Global Property Securities Update



  • Strong returns by listed property companies during the month were mainly driven by positive momentum in most global equity markets.
  • The prospect of further quantitative easing in the US would be beneficial to property companies. Asset valuations would improve because the lower risk-free rate tends to cause capitalisation rates to have adownward bias.
  • We continue to hold a positive bias to the North American and Asia-Pacific regions and a cautious stance towards property companies in Europe, which we expect to continue to lag despite the outperformance during the September quarter.

Market Review

Strong returns were generated by property companies during the quarter in virtually all major geographies. European property companies generated the highest total returns, up more than 18%, based in part on the positive response to bank stress tests in July followed by Basel III pronouncements in September, both of which were deemed to be less stringent than expected. Property companies have benefited from lower bond yields, which have improved the yield spread versus fixed-income alternatives as well as improving earnings prospects.

Macro-economic news continues to drive sentiment

Macro-economic news continues to confound investors who are seeking smooth, sustainable trends. Economic releases have been inconsistent as they appear to vacillate. As an example, US existing home sales plunged 27% in July from a month earlier to an 11-year low as demand was pushed forward from the anticipated expiration of the first-time home buyer’s tax credit, only to rebound 7.6% in August to a seasonally adjusted annual rate of 4.13 million sales.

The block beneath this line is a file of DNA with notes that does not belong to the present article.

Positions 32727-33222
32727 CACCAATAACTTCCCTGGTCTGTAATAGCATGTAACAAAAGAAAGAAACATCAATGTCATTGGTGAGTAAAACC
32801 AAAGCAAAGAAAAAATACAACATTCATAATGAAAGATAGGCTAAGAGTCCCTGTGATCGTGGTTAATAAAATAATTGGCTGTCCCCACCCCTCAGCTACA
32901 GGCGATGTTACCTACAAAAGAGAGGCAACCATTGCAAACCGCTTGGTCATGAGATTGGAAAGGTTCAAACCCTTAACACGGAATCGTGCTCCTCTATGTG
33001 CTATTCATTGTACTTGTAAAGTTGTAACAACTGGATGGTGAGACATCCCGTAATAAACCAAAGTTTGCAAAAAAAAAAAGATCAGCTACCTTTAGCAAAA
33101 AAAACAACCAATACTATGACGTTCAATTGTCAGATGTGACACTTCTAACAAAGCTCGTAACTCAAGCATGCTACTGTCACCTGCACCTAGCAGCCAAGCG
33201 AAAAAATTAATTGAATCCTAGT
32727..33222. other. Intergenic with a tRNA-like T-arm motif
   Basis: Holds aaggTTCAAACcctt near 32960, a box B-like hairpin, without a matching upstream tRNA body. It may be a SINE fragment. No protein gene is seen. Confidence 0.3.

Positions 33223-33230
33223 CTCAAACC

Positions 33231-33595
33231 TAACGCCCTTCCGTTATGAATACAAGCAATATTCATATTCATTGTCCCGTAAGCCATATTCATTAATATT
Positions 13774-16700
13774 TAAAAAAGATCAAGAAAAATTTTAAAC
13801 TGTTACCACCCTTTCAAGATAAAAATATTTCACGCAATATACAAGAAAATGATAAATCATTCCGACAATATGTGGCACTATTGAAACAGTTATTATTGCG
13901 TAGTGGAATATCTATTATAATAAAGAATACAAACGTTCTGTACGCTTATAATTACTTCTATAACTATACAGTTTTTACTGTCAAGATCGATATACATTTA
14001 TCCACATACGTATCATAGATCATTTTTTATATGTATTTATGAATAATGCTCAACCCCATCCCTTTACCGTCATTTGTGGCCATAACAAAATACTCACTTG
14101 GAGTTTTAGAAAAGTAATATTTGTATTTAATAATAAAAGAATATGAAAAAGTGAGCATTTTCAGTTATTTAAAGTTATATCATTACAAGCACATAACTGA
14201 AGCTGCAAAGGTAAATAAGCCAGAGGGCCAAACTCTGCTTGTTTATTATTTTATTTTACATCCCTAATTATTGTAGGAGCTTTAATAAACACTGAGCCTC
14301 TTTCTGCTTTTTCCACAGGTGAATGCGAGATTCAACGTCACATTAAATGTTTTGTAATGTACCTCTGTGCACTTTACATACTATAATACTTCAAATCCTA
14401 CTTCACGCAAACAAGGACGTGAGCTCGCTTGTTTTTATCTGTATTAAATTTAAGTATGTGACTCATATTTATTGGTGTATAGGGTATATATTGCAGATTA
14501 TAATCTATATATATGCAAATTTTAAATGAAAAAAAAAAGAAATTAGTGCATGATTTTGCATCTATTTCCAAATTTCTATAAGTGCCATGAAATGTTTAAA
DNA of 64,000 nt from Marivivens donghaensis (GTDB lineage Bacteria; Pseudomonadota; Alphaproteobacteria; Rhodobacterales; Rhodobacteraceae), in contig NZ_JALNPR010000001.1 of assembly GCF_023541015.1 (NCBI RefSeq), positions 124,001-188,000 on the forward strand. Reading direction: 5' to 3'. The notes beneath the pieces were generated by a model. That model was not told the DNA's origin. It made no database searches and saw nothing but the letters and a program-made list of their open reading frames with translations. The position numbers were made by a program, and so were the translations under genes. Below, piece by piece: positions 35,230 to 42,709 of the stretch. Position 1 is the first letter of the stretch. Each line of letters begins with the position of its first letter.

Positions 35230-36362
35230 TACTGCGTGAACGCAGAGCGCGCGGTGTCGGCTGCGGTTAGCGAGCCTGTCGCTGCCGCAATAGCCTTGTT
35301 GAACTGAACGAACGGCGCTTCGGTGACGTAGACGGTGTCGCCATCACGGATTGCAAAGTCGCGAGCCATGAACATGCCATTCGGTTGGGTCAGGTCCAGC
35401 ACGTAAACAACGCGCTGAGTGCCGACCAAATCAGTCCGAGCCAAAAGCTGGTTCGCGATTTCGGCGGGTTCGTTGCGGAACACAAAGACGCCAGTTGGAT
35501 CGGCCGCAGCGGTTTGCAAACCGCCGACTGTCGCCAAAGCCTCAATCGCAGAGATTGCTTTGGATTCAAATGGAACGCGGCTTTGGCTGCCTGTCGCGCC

While up nicely from the 3.84 million annualized rate in July, this remains 19 percent below the 5.10 million-unit pace in August 2009 (so good news at first glance turns out to be mixed).

One clear theme for the quarter, however, was the consistently benign nature of the review of European banks. European bank stress tests, released on July 23, were less stringent than expected as only seven of the 91 banks tested failed. Separately, the Basel III rules announced in September were more accommodating than expected as banks will have the better part of a decade to meet the new requirements. This measure has provided relief for European banks as well as industries deemed to be capital users, including property companies. Equities rallied globally on this news.

Language from the US Federal Reserve Bank (the Fed) in September indicating that it’s open to further quantitative easing also contributed to the rally during the quarter. Taken with economic growth in the Asia-Pacific (ex-Japan) region which remains robust, the case for a continued global economic recovery appears to remain intact.

The implications of potential quantitative easing

Probably the most important recent event during the quarter was the change in language from the Fed’s rate-setting Federal Open Market Committee. The Committee in its September statement made it clear that further quantitative easing is a possibility as it stated that it “is prepared to provide additional accommodation if needed to support the economic recovery.”

As background, quantitative easing has typically been in the form of the Fed expanding its balance sheet by purchasing Treasuries and potentially mortgage-backed securities in the market in an effort to reduce these “reference rates” for a variety of fixed income instruments.

The ultimate goal is to reduce the cost of private sector borrowing in order to spur economic growth. The impact on real estate companies is generally very positive both with respect to asset valuations as well as cash flow.

Asset valuations are improved since a lower risk-free rate tends to cause capitalisation rates to have a downward bias, which causes the value of an in-place cash flow to rise.

Cap rates decrease since investors are able to afford to pay more for a given level of earnings while maintaining the same spread to the cost of capital (which has gone down because debt costs have come down and possibly the cost of equity, too).

Cash flows tend to improve as the cost of borrowing becomes cheaper.

External growth (acquisitions/development) also tends to pencil out more easily as the overall cost of capital goes down.

Taken together or even separately, quantitative easing is clearly very beneficial to real estate companies.